W 3:30pm-5:20pm

* JDST 386a / FREN 353a, Jewish Identity and French CultureMaurice Samuels

Notions of Jewish identity in France from the French Revolution to the present. Writers and filmmakers include Balzac, Finkelkraut, Memmi, Modiano, Némirovsky, Renoir, Sartre, and Zola.  L5, HU
Th 1:30pm-3:20pm

* JDST 405b / HEBR 156b / MMES 216b, Dynamics of Israeli CultureShiri Goren

Controversies in Israeli society as revealed in novels, films, poetry, newspaper articles, Web sites, art, advertisements, and television shows. Themes include migration and the construction of the Sabra character; ethnicity and race; the emergence of the Mizrahi voice; women in Israeli society; private and collective memory; the minority discourse of the Druze and Russian Jews; and Israeli masculinity and queer culture. Conducted in Hebrew. Papers may be written in English or Hebrew. Prerequisite: HEBR 140 or permission of instructor.  L5, HURP
TTh 11:35am-12:50pm

JDST 407a / HEBR 161a / MMES 156a, Israeli Popular MusicDina Roginsky

Changes in the development of popular music in Israel explored as representations of changing Israeli society and culture. The interaction of music and cultural identity; modern popular music and social conventions; songs of commemoration and heroism; popular representation of the Holocaust; Mizrahi and Arab music; feminism, sexuality, and gender; class and musical consumption; criticism, protest, and globalization. Conducted in Hebrew. Prerequisite: HEBR 140 or equivalent.  L5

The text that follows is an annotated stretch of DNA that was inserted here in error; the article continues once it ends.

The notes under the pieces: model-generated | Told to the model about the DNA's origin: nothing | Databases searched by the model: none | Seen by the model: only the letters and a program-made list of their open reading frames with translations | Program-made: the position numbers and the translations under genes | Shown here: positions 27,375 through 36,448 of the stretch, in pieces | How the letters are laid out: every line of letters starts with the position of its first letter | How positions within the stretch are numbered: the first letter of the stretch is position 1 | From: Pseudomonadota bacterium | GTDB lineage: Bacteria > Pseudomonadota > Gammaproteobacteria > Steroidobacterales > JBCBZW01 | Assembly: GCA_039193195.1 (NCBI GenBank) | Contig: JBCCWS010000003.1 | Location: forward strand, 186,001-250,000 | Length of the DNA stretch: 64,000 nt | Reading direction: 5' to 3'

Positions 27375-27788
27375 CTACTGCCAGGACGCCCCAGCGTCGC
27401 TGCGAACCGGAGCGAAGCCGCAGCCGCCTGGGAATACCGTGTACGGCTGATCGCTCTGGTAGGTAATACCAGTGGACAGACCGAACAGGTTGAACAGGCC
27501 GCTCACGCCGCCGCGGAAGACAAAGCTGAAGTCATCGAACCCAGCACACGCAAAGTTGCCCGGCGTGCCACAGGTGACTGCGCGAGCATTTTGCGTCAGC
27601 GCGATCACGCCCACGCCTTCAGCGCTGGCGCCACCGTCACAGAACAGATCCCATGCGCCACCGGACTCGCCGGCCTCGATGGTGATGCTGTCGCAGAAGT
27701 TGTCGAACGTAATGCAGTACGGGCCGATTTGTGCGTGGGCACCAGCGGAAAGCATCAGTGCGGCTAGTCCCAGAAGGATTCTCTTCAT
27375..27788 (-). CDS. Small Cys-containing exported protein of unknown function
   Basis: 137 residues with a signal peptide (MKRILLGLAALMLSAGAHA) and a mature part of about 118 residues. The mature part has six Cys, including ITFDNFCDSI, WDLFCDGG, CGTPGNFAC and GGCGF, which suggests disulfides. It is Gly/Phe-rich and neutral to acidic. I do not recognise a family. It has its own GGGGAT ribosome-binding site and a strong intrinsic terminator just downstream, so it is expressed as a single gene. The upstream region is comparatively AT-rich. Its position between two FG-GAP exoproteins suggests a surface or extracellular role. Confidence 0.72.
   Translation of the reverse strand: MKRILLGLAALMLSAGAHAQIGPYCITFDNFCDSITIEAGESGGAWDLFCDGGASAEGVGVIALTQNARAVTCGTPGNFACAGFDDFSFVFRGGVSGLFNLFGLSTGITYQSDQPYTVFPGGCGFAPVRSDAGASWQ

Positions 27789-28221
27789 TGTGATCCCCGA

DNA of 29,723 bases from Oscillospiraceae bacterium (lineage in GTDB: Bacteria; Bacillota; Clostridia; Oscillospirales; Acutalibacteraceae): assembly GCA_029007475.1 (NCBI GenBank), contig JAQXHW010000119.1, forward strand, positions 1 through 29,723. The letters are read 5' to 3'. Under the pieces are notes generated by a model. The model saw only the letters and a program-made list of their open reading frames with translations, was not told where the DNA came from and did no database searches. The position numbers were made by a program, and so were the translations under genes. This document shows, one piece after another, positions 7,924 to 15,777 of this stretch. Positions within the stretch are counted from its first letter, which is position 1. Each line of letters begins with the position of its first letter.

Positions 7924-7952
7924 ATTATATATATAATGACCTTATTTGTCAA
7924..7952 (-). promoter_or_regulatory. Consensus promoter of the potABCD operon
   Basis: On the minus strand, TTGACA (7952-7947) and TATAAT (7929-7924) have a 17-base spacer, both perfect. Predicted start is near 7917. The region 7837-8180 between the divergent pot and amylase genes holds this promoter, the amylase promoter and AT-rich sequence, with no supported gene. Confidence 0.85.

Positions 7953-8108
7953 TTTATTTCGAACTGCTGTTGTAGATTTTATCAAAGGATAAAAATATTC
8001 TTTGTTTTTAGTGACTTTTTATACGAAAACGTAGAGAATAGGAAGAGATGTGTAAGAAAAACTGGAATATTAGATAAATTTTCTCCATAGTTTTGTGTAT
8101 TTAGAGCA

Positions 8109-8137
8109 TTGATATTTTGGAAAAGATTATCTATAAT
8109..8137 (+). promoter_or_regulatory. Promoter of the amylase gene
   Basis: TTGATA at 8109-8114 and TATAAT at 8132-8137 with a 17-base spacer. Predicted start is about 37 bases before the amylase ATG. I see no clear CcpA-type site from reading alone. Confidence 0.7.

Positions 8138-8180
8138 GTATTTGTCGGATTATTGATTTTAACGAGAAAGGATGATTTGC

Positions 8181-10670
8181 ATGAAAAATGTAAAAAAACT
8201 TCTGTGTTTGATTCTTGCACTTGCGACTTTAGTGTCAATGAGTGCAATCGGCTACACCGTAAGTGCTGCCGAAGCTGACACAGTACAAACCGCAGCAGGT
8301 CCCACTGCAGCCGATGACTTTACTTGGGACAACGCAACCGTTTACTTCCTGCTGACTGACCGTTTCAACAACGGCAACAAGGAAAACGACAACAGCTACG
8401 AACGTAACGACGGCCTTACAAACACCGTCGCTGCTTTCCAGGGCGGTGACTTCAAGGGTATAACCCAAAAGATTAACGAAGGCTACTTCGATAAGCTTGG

TTh 1pm-2:15pm

* JDST 409a / HEBR 159a / MMES 159a, Conversational Hebrew: Israeli MediaShiri Goren

An advanced Hebrew course for students interested in practicing and enhancing conversational skills. Focus on listening comprehension and on various forms of discussion, including practical situations, online interactions, and content analysis. Prerequisite: HEBR 140 or permission of instructor.  L5RP
TTh 11:35am-12:50pm

* JDST 416a / GMAN 102a, Reading YiddishJoshua Price

This course is designed to build literacy in Yiddish, the vernacular of Ashkenazi Jewry. With focus on the accelerated treatment of Yiddish grammar, regularly supplemented with simple primary texts (poems, songs, folktales), and followed by close readings of (modern) Yiddish literature, students will be able to navigate most Yiddish texts with the aid of a dictionary. May not be taken concurrently with elementary or intermediate German.
M 1:30pm-3:20pm

* JDST 417b / HEBR 164b / MMES 167b, Biblical to Modern Hebrew for Reading KnowledgeDina Roginsky

Instruction in the linguistic needs of students who have reading knowledge of Biblical Hebrew but cannot read or converse in Modern Hebrew. Concentration on reading comprehension of Modern Hebrew for research purposes, particularly scholarly texts tailored to students’ areas of interest. Two years of Biblical or Modern Hebrew studies, or permission of the instructor.  RP
TTh 11:35am-12:50pm